Search Results: "Deborah Milton"


BOOK REVIEW

ANIMALS
Released: Aug. 23, 2004

"As always with Patent, a worthwhile purchase, carefully presented. (resources) (Nonfiction. 7-10)"
Above Vancouver Island on the Western coast of Canada lies a northern rainforest Patent calls "the garden of the bears." Read full book review >

BOOK REVIEW

CALL ME GORGEOUS! by Giles Milton
ANIMALS
Released: Nov. 1, 2009

"The endpapers hold full images of each of the 11 animals whose parts make up our winged, beaked, antlered and spiny Gorgeous. (Picture book. 5-8)"
The creature that inhabits these pages (the ending tag line is the title) is gorgeous indeed, and it is displayed in an inventive piece of bookmaking. Read full book review >

BLOG POST

DEBORAH WILLIS
by Megan Labrise

Don’t be afraid of The Dark and Other Love Stories but be warned: Deborah Willis’s delectable fictions aren’t amorous confections.

“I think that title is a bit misleading—actually, I know it is,” says Willis, by phone from home in Calgary. “A lot of people, when I tell them the title say, That sounds so lovely! I can’t wait!” ...


Read the full post >

BOOK REVIEW

CHILDREN'S
Released: Jan. 1, 2001

"Black-and-white photographs add a visual side, but most effective is a calendar detailing each separate step toward freedom during this time period. (Nonfiction. 10-14)"
An accessible and vivid outline of the events that led to changes in civil rights in the US from 1940 through 1968. Read full book review >

BOOK REVIEW

Released: Oct. 1, 1976

"That the worst economic crisis of our nation's history might be remembered as a relative boon to artists (giving them a freedom for which many paid dearly during the McCarthy era) is a multi-layered irony which Meltzer reinforces here with closing statistics on the 'starvation diet' of the arts today."
The WPA gave Milton Meltzer his first writing job (in the Theater Project at a life-saving $23.86 a week), so this is an understandably glowing, nostalgic recollection of that agency's accomplishments. Read full book review >

BOOK REVIEW

THE CHINESE AMERICANS by Milton Meltzer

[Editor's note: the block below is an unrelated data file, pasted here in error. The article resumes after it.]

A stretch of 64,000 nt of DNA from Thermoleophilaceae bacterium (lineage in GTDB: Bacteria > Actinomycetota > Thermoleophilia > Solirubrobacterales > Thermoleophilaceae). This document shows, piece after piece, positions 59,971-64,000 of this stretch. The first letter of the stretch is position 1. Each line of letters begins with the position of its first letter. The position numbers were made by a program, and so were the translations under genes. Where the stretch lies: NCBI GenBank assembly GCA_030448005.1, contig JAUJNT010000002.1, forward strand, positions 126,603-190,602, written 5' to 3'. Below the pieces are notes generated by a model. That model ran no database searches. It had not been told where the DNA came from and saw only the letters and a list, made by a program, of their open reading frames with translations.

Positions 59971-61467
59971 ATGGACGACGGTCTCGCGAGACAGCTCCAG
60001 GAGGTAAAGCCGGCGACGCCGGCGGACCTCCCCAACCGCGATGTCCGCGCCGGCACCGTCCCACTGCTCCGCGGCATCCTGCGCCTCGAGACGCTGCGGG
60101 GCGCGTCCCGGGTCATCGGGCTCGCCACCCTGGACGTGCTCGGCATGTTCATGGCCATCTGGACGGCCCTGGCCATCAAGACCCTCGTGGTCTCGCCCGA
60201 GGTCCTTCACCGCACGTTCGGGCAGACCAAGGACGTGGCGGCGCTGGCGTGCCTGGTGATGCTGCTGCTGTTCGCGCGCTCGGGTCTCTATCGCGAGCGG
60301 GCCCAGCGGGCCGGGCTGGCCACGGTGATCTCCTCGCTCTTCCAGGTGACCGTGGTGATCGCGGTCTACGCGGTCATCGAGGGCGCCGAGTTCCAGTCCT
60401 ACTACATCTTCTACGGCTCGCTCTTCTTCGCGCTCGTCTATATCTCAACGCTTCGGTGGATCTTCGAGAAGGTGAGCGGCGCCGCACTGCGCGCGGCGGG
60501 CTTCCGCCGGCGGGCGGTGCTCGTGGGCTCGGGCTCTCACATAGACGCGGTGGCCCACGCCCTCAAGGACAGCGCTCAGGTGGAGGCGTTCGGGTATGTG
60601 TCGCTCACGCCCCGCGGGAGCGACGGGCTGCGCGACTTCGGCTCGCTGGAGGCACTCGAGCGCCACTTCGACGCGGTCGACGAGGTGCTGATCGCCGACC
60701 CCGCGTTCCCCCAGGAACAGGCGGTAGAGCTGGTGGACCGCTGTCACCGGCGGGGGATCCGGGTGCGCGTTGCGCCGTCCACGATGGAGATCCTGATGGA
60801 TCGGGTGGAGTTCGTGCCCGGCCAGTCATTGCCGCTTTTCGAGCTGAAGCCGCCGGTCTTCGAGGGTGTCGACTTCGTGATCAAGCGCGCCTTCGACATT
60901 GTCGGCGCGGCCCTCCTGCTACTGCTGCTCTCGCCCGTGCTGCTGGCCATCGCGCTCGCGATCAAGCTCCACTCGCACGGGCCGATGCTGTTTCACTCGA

Released: Oct. 1, 1981

"Written for easy assimilation, but with no loss of impact and a contained indignation that gives it an edge over other entries at this level."
The next thing to slave labor, Chinese workers were imported by the thousands to build the Western end of the transcontinental railroad. Read full book review >

BOOK REVIEW

IN THE MOORS by Nina Milton
MYSTERY THRILLER
Released: Sept. 8, 2013

"A fast-moving thriller likely to draw in readers despite, or perhaps because of, its bizarre heroine."
Children's author Milton's adult debut creates a mystical world in which the secret to a missing child may be locked in the subconscious of a leading suspect. Read full book review >

BOOK REVIEW


"Uneven, but a horizon-broadener for readers already well grounded in recent history."
A thematic survey of recent US history, with passages from contemporary observers and participants briefly introduced and arranged under nine rubrics: the cold war; Korea and Vietnam; civil rights; immigrants and refugees; the rising tide of environmental consciousness, etc. The extracts are generally well chosen, though some are more effective than others: Elizabeth Eckford's terror-filled first day at Little Rock's Central High in 1957 and Hank Thomas's experiences as a Freedom Rider are vividly described; but excerpts from Michael Harrington's The Other America and Carson's Silent Spring, however impassioned, are too general to excite much response. Read full book review >

BOOK REVIEW

Released: Oct. 15, 1964

"This biography was carefully researched and written so that a life of adventurous ideas reads with as such verve as any career on the battlefield."
There seems to have been no humanitarian cause of the 19th century on which Samuel Gridley Howe did not take the unpopular stance. Read full book review >

BOOK REVIEW

THE RIGHT TO REMAIN SILENT by Milton Meltzer
NONFICTION
Released: Sept. 1, 1972

"Meltzer presents the historical evidence and often relies on his readers to draw the correct conclusions from excerpted testimony; still he covers a lot of ground and those who are able to keep up with him should be well rewarded."
A passionate, far ranging defense of the Fifth Amendment protection of the right to remain silent which goes back to the origins of its systematic violation during the inquisition (where the self-incriminating confession served as both the charge and the proof of guilt) and its gradual establishment as a principle of English common law through the struggles of political prisoners such as leveler John Lilbourne. Read full book review >

BOOK REVIEW

Released: April 1, 1993

"Hutchins) does his old friend justice in this admiring but critical biography. (Sixteen illustrations)"
A biography/memoir of the extraordinary Hutchins—educational reformer, administrative genius, Great Books mentor, academic freedom-fighter, and liberal polemicist—that was edited by Hicks (formerly, English/UMass at Amherst) from 900 pages of a working draft left by Mayer (If Men Were Angels, 1971, etc.) at his death in 1986. Read full book review >